Electrical current is 220 volts, 50Hz. The rounded three-pin plug is common, particularly near the border with South Africa and in Maputo. Two pronged, round- and flat-pin plugs are also found.


Portuguese is the official language, though over 40 languages are spoken in the country. English is taught in secondary schools, but is only spoken in the southern tourist regions.


The official currency is the Mozambican Metical (MZN), which is divided into 100 centavos. In the southern parts of the country, South African rands and US dollars are often also accepted to pay for accommodation. It's prudent to carry some cash is these currencies for times when an ATM is out of order or nonexistent. Credit cards are accepted in most upmarket hotels in Maputo, but card facilities throughout the rest of the country are limited so, again, it's advisable to carry cash.


Tipping has become standard practice in Mozambique, particularly in tourist areas where a tip of about 10 percent is expected in restaurants.


Health regulations in Mozambique require visitors to have a yellow fever certificate if travelling from infected areas. Malaria is a risk throughout the year and prophylactics are recommended, as well as precautions against mosquitos.

Vaccinations are recommended for hepatitis A, hepatitis B, and typhoid. Visitors who will be spending a lot of time outdoors and may be at risk of animal bites should consider a rabies vaccination. All eligible travellers should be up to date with their COVID-19 vaccines.

Diseases caused by unsanitary conditions are common throughout the country, and untreated water should be considered as unsafe to drink. Cholera and other waterborne diseases are prevalent during the rainy season.

The government has declared tuberculosis (TB) a national emergency and expects it to be a problem for the foreseeable future. Hospital facilities are generally poor in Mozambique, and outside the major cities of Maputo and Beira medical facilities are limited.

Comprehensive medical insurance is essential and visitors should carry personal medical supplies with them. Visitors should make sure that all medication is in its original packaging and accompanied by a signed and dated letter from a doctor, detailing what the medication is and why it is needed.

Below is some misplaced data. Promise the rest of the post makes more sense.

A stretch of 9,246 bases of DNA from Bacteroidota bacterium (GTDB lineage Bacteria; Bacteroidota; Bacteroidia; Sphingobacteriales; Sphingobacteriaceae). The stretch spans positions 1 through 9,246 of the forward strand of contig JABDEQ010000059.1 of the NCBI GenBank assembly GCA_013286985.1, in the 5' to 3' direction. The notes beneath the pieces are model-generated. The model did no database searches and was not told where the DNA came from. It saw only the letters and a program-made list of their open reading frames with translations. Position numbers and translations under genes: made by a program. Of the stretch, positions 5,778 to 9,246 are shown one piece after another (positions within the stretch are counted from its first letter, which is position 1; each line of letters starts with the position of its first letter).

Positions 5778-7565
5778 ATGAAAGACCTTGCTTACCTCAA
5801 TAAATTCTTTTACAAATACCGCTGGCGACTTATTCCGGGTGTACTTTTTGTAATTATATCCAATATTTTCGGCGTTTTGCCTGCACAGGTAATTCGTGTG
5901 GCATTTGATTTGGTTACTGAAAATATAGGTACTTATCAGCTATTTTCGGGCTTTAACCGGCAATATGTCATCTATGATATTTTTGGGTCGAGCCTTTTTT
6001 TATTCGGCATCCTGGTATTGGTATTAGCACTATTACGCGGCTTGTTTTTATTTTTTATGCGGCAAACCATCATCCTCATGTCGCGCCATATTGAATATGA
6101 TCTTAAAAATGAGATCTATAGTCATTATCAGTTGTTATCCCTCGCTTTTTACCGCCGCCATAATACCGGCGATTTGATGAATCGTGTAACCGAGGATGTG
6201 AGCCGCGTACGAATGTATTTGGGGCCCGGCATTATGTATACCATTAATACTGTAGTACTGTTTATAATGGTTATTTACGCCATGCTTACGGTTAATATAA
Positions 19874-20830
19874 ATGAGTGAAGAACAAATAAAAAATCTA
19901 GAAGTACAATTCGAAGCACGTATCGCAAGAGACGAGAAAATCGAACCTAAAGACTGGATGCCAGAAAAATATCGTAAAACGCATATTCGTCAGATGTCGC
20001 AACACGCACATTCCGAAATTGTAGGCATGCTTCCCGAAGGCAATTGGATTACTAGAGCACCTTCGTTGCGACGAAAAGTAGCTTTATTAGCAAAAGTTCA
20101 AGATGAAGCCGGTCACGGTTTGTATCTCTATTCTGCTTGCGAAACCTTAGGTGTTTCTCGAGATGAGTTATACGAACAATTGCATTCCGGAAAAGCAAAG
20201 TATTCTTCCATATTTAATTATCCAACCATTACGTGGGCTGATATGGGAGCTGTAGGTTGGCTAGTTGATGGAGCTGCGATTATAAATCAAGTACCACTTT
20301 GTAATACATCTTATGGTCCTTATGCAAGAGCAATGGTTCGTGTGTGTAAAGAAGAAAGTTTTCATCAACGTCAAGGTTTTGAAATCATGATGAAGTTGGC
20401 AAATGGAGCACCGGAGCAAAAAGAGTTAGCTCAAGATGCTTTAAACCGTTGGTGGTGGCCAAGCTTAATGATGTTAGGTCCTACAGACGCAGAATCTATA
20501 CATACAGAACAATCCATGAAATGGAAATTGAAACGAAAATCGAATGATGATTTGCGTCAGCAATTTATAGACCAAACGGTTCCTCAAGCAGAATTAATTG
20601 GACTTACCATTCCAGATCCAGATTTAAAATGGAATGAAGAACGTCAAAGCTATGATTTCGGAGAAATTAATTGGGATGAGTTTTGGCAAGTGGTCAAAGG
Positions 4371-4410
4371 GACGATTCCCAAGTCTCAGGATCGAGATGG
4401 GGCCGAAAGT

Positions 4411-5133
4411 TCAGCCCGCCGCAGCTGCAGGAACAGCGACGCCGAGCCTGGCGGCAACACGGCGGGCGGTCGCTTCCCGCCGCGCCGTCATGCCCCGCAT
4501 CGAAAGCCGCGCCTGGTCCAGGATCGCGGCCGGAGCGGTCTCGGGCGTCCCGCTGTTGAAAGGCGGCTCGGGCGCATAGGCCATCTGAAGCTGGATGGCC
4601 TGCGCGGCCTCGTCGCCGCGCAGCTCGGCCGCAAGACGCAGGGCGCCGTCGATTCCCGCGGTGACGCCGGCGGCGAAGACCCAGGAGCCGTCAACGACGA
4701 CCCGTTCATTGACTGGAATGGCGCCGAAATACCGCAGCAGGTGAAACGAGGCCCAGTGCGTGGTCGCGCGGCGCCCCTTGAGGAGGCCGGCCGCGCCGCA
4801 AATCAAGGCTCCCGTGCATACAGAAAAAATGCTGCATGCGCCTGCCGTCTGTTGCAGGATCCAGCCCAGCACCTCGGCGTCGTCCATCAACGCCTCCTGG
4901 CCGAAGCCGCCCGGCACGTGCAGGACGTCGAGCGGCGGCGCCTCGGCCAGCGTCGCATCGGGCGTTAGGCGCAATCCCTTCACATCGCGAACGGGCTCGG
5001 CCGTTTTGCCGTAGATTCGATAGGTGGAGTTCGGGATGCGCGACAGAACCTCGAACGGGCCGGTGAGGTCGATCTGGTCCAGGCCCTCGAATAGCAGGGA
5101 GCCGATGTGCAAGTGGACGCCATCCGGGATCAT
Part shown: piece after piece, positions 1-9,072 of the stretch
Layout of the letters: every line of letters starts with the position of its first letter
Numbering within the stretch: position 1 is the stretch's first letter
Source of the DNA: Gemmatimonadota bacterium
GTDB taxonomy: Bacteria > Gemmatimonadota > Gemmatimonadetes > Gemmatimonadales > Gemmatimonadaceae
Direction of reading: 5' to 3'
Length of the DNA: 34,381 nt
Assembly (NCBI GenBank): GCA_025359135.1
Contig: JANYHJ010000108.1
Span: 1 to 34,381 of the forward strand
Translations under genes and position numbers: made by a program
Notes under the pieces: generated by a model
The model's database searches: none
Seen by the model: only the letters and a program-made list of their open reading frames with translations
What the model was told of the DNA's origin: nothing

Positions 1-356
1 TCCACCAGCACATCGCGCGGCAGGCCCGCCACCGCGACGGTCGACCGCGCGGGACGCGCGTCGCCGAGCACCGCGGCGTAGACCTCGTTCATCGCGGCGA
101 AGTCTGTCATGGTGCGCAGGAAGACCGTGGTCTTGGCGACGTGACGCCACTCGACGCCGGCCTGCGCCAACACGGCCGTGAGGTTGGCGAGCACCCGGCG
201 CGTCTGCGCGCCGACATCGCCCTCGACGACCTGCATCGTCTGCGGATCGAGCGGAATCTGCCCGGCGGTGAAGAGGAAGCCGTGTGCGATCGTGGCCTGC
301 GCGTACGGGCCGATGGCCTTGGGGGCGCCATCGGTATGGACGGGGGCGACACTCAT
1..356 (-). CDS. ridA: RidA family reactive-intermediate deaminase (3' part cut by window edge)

Most visits to Mozambique are trouble free, but tourists should remain vigilant at all times. Violent crime can occur in major cities and tourist areas, and there is some mugging, bag snatching, and pick-pocketing. Visitors are advised to be alert in public places, to keep valuables out of sight, and to avoid walking anywhere at night. All visitors, especially women, should avoid walking alone on the beach, as beaches and offshore islands are not policed.

Visitors are advised that it is extremely risky to wander off well-travelled paths and roads, as a few unexploded landmines still lie scattered about the southern parts of the country. Local information should be sought before going off-road outside provincial capitals.

Travellers should remain vigilant when driving, as traffic accidents are common due to the poor condition of the roads. Many roads can become impassable in the rainy season (November to April), when there is also a risk of cyclones. Overland travel after dark is not recommended, and travellers should be especially alert when driving near the Mozambique-South African border. Police checkpoints are common, where foreigners may be at risk of harassment. There have been many reports of police attempting to solicit bribes, but travellers should insist on a written citation that can be paid at a police station. Travellers should also not travel to some northern districts in Cabo Delgado Province due to terrorism.

Local customs

Identity documents should be carried at all times; drug offences are taken very seriously, and can receive long jail terms and heavy fines. Visitors should ask permission before photographing anyone, particularly in remote parts of the country.